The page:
NEW YORK (Business 2.0) -
You may think of Amazon.com as the place to do your online holiday shopping, but CEO Jeff Bezos increasingly thinks of his company as a giant software platform. And like Google or Microsoft or Yahoo, one of his goals is to get other people to build Web sites and businesses on top of its technology.
Evidence of this ambition surfaced earlier this week when Amazon.com made an announcement that had the blogosphere abuzz, but attracted little attention elsewhere. It is opening up its Alexa Web crawler to any programmer who wants to build his own search engine.
A Web crawler is the key building block for a search engine because it is the software that automatically reads billions of Web pages and indexes them all. A search engine then searches the index that the crawler creates.
So what does Amazon, a Web shopping company, have to do with Web search? Well, to begin with, it owns a small search engine called A9, which already uses Alexa's crawler. Every time you look for a book or a blender on Amazon's own Web site, you are using A9 technology.
But more to the point, search and shopping on the Web may be merging together. If you think about it, when you shop online, you're really searching for the thing you want to buy. What would happen if people went to Google or Yahoo instead of to Amazon every time they were looking to buy something on the Web? That thought must scare the bejeezus out of Bezos.
Sure, people would still find links to Amazon products in the Google or Yahoo results, but they would also find links to the same products elsewhere. To compete, Amazon can try to build its own general search engine, as it has with A9. And it can also use its technology platform to open up the floodgates for other companies to compete in search, which is what it is doing with Alexa.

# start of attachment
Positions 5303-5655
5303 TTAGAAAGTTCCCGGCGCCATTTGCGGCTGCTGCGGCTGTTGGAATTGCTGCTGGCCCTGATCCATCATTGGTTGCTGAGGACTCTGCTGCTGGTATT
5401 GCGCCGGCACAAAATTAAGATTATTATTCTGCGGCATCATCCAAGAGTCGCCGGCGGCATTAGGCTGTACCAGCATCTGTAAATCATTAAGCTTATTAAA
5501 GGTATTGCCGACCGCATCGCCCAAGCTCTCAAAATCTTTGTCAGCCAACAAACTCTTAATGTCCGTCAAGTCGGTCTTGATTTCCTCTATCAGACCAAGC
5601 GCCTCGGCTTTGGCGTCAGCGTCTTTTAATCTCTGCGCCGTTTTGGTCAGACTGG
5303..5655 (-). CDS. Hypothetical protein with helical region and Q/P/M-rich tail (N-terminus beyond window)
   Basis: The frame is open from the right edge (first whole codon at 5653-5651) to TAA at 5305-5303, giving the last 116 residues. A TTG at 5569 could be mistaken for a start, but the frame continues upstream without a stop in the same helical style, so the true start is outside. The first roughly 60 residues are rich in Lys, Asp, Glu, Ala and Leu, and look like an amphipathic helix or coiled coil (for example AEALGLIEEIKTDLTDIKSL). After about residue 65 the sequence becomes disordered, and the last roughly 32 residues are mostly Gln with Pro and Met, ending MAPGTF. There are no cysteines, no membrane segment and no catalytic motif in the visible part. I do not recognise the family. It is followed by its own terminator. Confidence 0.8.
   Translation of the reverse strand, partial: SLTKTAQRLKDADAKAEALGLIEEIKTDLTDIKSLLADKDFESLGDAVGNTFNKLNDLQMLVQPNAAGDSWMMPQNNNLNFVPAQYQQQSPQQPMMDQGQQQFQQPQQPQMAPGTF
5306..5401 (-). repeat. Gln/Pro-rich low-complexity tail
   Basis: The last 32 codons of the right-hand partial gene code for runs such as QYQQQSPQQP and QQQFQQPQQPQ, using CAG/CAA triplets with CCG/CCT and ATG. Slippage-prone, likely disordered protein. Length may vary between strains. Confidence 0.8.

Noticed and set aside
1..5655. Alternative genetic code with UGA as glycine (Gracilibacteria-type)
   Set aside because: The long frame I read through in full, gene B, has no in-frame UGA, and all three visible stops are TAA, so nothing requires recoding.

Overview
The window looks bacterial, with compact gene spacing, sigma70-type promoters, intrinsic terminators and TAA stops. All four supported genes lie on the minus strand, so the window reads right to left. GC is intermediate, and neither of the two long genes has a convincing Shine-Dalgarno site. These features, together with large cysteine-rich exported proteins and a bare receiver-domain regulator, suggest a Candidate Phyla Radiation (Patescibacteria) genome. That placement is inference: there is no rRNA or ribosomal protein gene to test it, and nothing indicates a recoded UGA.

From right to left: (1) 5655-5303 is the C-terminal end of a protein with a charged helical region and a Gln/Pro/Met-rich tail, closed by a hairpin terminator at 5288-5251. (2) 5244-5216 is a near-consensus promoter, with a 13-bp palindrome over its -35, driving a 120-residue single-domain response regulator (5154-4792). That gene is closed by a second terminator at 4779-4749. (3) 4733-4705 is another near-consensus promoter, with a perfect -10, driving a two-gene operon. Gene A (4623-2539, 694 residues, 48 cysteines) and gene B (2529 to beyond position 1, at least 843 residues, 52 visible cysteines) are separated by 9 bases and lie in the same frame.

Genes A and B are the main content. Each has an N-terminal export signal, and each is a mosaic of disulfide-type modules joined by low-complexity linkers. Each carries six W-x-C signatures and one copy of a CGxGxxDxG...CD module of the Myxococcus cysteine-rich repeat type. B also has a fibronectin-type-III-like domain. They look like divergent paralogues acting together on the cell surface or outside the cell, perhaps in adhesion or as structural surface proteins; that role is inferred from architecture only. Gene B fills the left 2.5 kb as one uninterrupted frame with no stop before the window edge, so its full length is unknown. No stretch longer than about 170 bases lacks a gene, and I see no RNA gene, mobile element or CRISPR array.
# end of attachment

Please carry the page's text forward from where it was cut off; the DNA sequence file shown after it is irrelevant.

Think of it this way: Amazon just eliminated the cost of entry for any entrepreneur who wants to get into the search game. Crawling the Web is an expensive proposition these days. It takes thousands of servers, hundreds of terabytes of storage, and massive bandwidth capacity. You would need millions of dollars and at least a year's hard work just to replicate what Alexa does.
As the company puts it on the Alexa blog,: "Now, for less than the cost of an iPod, [an entrepreneur] can get into the search field and begin inventing and creating ... and all of us can begin reaping the benefits of an expanded search space with hundreds of wholly new search services being created by anybody with an idea and a credit card."
Perhaps Amazon cannot compete toe to toe with Google, Microsoft and Yahoo in the search engine market. But it can help spark the creation of a thousand little search engines that together might chip away at its competitors. That seems to be the plan, anyway.
Entrepreneurs who want to create, say, a health search engine, a music search engine, or a video search engine can use the Alexa Web index as a starting point. Amazon will even host the search engine for them. Instead of costing millions of dollars, Amazon will charge just $1 per gigabyte of storage used or $1 for every 50 gigabytes of data processed, which sounds very reasonable. Alternatively, someone who comes up with a better search algorithm than Google's PageRank (don't hold your breath) could now apply it to the Alexa index.
With one deft stroke, Amazon is taking one of the most valuable search assets and turning it into a commodity that anyone can buy on the cheap. It's Amazon's way of saying, "Merry Christmas, Google."
For more on Amazon.com's software ambitions, see "The Great Giveaway," Business 2.0, March 2005.
For more on A9, see Erick Schonfeld's recent column "Where the Web Meets the World".